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Ludwig van Beethoven (1770–1827): SYMPHONY NO. 9 IN D MINOR, "CHORAL": IV. Finale
Berlin Philharmonic; Herbert von Karajan, conductor. Beethoven: Symphonien / Ouvertüren (Deutsche Grammophon)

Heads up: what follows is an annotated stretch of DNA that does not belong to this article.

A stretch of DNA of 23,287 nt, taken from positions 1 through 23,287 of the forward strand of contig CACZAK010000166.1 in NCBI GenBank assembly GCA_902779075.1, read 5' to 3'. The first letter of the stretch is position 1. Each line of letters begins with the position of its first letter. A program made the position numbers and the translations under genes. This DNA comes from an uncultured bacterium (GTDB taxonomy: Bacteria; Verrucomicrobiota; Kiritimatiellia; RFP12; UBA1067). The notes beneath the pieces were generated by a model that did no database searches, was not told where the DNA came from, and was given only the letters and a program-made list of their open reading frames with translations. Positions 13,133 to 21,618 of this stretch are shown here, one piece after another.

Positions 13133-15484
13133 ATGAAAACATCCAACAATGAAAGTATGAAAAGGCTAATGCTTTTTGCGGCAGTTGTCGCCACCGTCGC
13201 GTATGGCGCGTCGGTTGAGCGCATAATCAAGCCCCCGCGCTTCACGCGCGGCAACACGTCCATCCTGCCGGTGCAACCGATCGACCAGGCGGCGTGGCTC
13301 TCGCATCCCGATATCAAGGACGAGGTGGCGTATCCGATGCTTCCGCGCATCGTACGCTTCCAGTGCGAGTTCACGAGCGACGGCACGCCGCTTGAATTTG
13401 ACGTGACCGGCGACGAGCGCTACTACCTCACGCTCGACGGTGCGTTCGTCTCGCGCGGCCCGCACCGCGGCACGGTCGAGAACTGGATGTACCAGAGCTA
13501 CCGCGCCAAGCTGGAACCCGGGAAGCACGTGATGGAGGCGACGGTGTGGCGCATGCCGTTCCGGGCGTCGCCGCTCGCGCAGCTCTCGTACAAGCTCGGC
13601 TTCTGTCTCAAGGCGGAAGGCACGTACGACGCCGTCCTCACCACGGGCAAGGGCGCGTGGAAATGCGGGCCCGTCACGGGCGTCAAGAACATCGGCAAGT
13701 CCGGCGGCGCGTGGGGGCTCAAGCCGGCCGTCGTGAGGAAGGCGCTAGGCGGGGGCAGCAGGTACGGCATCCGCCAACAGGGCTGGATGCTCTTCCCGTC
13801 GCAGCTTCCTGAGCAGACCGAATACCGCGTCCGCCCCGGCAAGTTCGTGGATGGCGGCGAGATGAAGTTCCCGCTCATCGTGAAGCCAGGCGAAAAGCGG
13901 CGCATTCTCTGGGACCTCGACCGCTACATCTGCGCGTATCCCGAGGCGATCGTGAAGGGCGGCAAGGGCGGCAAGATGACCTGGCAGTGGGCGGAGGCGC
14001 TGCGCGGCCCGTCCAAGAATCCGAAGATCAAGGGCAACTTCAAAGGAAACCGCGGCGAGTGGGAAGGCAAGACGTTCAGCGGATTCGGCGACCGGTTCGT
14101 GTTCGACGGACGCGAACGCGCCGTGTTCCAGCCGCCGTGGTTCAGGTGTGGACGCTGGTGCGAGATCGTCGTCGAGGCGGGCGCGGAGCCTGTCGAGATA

To put it bluntly, the finale of Beethoven's ninth and final symphony is one hell of an ending. Beethoven does many remarkable things in this movement. For one, he introduces voices, both soloists and a full choir, something that was basically never done in an orchestral symphony before. Also, instead of using a typical symphonic form, he uses his fourth and final movement to recap the melodies from the previous three movements, and then turns it into a set of variations on his "Ode To Joy" theme. It's essentially, what Charles Rosen calls, "a symphony within a symphony." And then there's the text, which comes from poet Friedrich Schiller, and calls for an idealistic universal brotherhood, remarkable given that Beethoven lived most of his life as a...how should I put this? An angry loner.